20. The unavoidable football truth here is that if Jeremy Maclin had not torn his ACL, then Cooper would already be gone.

    Dylude is correct. Chip Kelly’s tenure will be forever defined by what he does in this situation. Sending Cooper off for what is nothing more than sensitivity training is only postponing the issue and the day when Cooper walks back into that locker room.

    We got to remember that this wasn’t a personal thing (one on one). Riley Cooper managed to insult an entire race of human beings in public. Bottom line: If the locker room cannot not withstand this individual, then he should be gone.

  21. There needs to be come proportionality here (“let the punishment fit the crime”), as it turns out there are actually worse things a person can do and be forgiven for. This is, however, not to say that this isn’t a “big deal”.

    Most NFL players are religious, and are willing to show “Christian forgiveness” if they feel an apology is sincere. Others would cite the fact that they have done things in life that they are glad weren’t caught on tape as they showed similarly terrible judgment.

  22. I love the “holier than thou” posts about someone making a racial slur when teams around the league have welcomed with open arms men who have beaten their wives and girlfriends, abandoned their child support obligations, broken and entered and “dookied” in closets, beaten cops, killed people while drunk driving, been involved with killing people without driving and a myriad of other crimes against humanity.

    Does anyone actually think this guy is the only NFL player to use a racial slur this year (or this month or even this week)? Does the irony not reek that we have an NFL team whose entire identity is a racial slur?!

    I love football, lets get back to the game between the lines and walk away from this media bully pulpit.

  23. The real solution is to film every drunk player that is no where near work to find out what they’re really like. Here’s a transcript of Mike Vicks video: “Kill that bitch bitch. Bitch I said kill that bitch.”

  24. My buggiest problem with this continuing story is that it has become a non-football issue. I used to enjoy this site for insightful football conversation.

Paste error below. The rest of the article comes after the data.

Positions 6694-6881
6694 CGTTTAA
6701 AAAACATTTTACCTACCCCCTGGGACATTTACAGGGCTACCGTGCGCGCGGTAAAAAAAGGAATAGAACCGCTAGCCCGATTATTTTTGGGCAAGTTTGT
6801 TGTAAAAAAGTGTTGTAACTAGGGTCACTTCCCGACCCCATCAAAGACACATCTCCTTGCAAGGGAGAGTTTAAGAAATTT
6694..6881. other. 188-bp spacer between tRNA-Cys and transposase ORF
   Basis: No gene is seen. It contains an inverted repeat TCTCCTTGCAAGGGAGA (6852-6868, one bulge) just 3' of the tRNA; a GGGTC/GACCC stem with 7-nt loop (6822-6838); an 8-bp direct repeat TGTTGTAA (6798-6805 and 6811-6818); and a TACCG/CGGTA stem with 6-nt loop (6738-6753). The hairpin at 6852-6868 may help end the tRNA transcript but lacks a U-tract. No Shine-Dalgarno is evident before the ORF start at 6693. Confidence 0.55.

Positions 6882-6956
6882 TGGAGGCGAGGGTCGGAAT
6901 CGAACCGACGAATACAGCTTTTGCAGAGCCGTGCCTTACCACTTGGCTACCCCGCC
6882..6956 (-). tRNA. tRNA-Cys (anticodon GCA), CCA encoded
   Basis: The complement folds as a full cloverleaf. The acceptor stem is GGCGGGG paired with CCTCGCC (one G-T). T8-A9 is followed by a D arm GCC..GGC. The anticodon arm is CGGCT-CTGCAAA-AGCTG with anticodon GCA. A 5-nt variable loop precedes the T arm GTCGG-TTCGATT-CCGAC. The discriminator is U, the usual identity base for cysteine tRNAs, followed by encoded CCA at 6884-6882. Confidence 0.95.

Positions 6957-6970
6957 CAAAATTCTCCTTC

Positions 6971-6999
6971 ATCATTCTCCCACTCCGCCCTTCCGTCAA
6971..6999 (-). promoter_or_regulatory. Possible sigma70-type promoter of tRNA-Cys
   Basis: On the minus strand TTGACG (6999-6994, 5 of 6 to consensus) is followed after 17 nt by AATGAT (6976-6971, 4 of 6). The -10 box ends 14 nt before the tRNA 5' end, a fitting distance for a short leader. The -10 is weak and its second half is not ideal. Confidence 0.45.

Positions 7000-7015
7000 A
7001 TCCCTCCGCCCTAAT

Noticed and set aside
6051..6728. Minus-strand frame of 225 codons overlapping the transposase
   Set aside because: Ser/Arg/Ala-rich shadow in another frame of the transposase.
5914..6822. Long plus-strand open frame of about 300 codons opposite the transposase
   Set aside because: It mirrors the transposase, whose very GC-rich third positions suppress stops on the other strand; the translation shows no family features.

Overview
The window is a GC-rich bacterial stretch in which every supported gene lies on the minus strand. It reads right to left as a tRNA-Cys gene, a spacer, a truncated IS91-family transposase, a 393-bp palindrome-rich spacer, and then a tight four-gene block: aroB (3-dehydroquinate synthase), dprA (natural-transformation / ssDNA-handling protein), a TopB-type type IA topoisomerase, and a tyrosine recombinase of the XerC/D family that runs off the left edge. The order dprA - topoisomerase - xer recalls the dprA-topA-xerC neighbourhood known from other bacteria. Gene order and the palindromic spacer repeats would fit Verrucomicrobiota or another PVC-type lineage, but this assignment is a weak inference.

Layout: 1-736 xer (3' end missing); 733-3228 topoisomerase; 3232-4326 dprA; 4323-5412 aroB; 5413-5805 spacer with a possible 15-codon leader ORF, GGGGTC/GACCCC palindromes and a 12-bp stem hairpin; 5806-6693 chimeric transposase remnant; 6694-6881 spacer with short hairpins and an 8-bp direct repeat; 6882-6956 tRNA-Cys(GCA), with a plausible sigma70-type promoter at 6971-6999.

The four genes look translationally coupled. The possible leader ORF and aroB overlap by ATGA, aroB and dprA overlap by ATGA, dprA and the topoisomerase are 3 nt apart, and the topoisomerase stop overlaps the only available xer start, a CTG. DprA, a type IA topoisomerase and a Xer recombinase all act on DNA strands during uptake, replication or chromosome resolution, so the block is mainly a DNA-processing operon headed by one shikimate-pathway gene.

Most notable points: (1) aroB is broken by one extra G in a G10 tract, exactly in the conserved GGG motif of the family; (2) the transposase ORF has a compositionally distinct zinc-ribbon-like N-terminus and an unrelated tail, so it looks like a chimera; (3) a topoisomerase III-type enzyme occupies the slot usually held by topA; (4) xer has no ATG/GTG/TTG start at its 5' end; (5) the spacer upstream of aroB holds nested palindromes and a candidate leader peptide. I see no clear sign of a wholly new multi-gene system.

It has been relegated to a platform for anyone to vent their frustration regarding anything from gay rights to politics to racism…

    Can we get back to football rumors, PLEASE

  25. Most everybody has said the N word at least once in their life and probably more. He didn’t know that he was being recorded. Everyone needs to get on with there lives and forget about this.

  26. 1. I don’t give a flying flip what Peter King believes. What I believe is that King is a pompous ass who will take any chance to put someone down because he thinks it makes himself look better.

    2. Cooper’s production or lack thereof should have no bearing on this discussion. If what he did was unforgivably wrong, he should go. If it was regrettable and offensive, yet forgivable, choice of words, he should stay. Anyone who says otherwise may as well say they have no problem with politicians being corrupt, so long as they bring home an ample amount of pork. Right is right. Wrong is wrong. Period.

    3. I don’t give others the power to offend me. For Cooper to say what he said, he truly was too drunk to be held responsible or he’s too intellectually inferior to know better. Either way, that’s not good enough to give him any power over my feelings. How about these big, bad football players whose “ittle feewings” are hurt man up and stop being such a bunch of wimps . . . especially those who have done a lot worse things than Cooper did. I’m sure most of them have also said very derogatory things, but weren’t unfortunate enough to have someone recording it.

  27. I heard Faulk, sanders and Irvin discuss this on NFLN and every single one of them agreed that they can’t ask anyone to stop saying that word unless they as a race stop doing it. I don’t think this is mostly black players who can’t let it go. In my opinion, this is the media (“1-800 whitey guilt” if you remember the old “In Living Color” skit) that can’t let it go.

    There’s almost no one who don’t believe the word is awful (along with other slurs) and wouldn’t use it. All races have the same opportunities to succeed, unlike pre civil rights legislation minorities. I have to ask, whose agenda does it serve to keep dividing races and people of different sexual orientations over words?

  28. It just drives me crazy about this Cooper thing.. Yeah, he was a dumb-ass and by all accounts his apology was sincere.. Was his discretion worst than some of the players disrespecting women (McCoy) or murder (Stallworth, Lewis) or so many other spousal battery offenses. What about the racial attack by Charlie Rangle or Race Baiting Al Sharpton… Mr. Mayor where is your condemnation of these A-holes??? Just sayin..

  29. If I was a black player in the Eagle locker room, I would now feel confident I know how Cooper feels about black people. I certainly would feel that in no way that would have anything to do with his ability to play football. now i might want to know how he feels about Obama care, gay marriage, abortion and world peace.